Yes, you can still give a colleague a regular hug, even after #MeToo. The boundaries are usually a little broader than you might imagine from googling the topic.
“There’s little reason for moral panicking. Men and women generally agree on what is okay or not,” says Professor Leif Edward Ottesen Kennair from the Norwegian University of Science and Technology’s (NTNU)Department of Psychology.
A research group at NTNU has investigated what is perceived as sexual harassment at work. The background for the study is the #MeToo movement and the recent attention on the topic. Most people can rest easy.
“It’s not true that men and women can’t be friends, work together or even flirt at work after #MeToo,” says Andrea Melanie Kessler, first author of a recent article in Sexuality & Culture and PhD candidate in the Department of Psychology at NTNU.
“You might think that everything is illegal now from all the press coverage. But this probably has polemical causes,” says Kennair. In other words, these press releases are formulated in a specific way to curb the influence of the #MeToo movement.
Okay and not okay
But something that is okay in one context is not necessarily so in another. The researchers therefore used various scenarios and set different conditions to see when different types of actions were perceived as sexual harassment.
“The debate has often been characterized as either/or. Many people have asked, ‘Are we not allowed to do that anymore?’” says co-author and postdoctoral fellow Trond Viggo Grøntvedt.
But what goes depends on several circumstances. So what’s okay and what’s not okay? A few example might be helpful here. Most people will find them obvious.
A hug to congratulate someone in the workplace will usually not be seen as harassment, but if the person giving the hug slides their hand a little farther down the recipient’s back, people will judge it as crossing the line.
The silly joke you told around the lunch table won’t necessarily be considered harassment. But it immediately becomes more serious if sexually oriented jokes are told to individuals, and the behaviour repeats itself often.
“A single tactless joke is one thing, but it can get worse when the jokes become repetitive and are then perceived as part of someone’s personality,” says associate professor Mons Bendixen, also from NTNU’s Department of Psychology.
There can be plenty of reasons not to flirt with or date people at work, but you need hardly worry that simply approaching someone will be perceived as sexual harassment. However, it would be worse if a no doesn’t stop you, and you just keep going and maybe push harder.
In general, certain behaviours can be perceived as more problematic in a private setting than in a public one.
What definitely is NOT okay is when someone demands sexual services to help another person. This is an extreme behaviour that most people think is wrong. In any case, supervisors need to be more careful about how they behave toward subordinates.
Men also experience harassment
The only point where men and women perceive harassment differently is which gender tends to be the offending party.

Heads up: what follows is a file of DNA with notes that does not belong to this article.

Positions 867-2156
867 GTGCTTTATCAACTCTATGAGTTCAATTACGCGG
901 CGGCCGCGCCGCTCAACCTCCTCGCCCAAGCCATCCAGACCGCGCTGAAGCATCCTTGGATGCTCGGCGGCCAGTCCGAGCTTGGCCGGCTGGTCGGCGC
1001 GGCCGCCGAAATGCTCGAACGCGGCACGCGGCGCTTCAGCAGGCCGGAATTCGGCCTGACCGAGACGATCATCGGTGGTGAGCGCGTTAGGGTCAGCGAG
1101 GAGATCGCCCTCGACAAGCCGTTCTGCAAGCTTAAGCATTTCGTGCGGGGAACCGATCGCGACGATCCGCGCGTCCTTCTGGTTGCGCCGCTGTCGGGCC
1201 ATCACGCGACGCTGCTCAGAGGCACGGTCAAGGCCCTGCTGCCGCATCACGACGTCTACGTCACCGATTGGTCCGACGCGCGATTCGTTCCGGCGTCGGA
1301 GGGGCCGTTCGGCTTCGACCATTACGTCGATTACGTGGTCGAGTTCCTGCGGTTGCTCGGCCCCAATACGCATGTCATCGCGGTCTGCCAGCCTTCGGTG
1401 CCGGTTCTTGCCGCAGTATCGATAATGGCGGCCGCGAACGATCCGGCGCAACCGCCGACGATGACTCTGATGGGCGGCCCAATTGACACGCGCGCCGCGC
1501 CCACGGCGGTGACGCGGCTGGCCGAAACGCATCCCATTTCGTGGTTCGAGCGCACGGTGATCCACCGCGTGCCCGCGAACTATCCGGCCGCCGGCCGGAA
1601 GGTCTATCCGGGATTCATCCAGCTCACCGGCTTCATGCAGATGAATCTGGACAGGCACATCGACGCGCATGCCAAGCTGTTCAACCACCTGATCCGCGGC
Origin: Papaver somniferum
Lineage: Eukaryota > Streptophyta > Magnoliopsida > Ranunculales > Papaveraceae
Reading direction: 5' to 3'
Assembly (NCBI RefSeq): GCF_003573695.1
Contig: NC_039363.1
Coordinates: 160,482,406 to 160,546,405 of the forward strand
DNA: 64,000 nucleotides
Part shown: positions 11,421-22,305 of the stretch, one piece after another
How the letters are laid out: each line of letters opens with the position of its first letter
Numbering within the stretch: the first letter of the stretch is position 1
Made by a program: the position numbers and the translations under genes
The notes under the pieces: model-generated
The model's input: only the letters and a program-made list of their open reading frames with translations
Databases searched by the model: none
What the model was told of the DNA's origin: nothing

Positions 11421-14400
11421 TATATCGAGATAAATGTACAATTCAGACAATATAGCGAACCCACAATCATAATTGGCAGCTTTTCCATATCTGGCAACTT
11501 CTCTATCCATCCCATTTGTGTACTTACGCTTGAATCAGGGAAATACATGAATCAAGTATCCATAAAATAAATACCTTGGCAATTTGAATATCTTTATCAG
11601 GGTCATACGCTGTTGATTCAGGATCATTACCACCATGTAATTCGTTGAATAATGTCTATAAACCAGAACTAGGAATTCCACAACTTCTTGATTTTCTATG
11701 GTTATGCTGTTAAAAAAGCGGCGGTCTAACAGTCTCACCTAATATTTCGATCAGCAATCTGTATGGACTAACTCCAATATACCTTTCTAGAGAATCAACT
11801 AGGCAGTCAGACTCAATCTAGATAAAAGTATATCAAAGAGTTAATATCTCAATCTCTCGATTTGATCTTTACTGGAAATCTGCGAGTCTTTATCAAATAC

“Men often regard women’s actions as less harassing than men’s. Women don’t distinguish between the sexes that way,” says Kessler.
Thus, men more often regard men’s behaviour as worse than women’s behaviour, even under seemingly equal conditions. This is something that the researchers plan to explore in future studies.
It is important to note that these study results apply to Norwegian conditions. By international measures, Norway is generally a gender-equal and sexually liberal country, although this does not apply everywhere. But we don’t know for sure.
“As far as we know, this is the only study in the field that also asks about women’s harassment of men,” says Kennair.
The notion that it’s women who are sexually harassed almost exclusively is widespread and simply wrong, along with the idea that only opposite-sex harassment takes place.
“Previous research in Norway shows that men and women experience harassment equally often, both as students in higher education and in working life,” Bendixen says.
The results are largely in line with what the researchers expected.
Kessler believes the results are encouraging.
The #MeToo movement has undoubtedly generated necessary attention about matters that most people think are reprehensible. But it may also have created unnecessary limits to normal behaviour.
“For example, we know of cases where men are reluctant to become mentors for women because they want to avoid suspicion. This can ruin opportunities for some women,” says Kessler.
Sexual harassment is a significant problem. In order to reduce sexual harassment, it is important to clarify where the boundaries are and to start thinking about sexual harassment in a less stereotypical way.
The research group collected data for their study from almost 500 men and women with different backgrounds and an average age of 33. The participants to a great extent related their own personal experiences from work. Ida Bjørkheim and Idun Drejer collected the data as part of their thesis.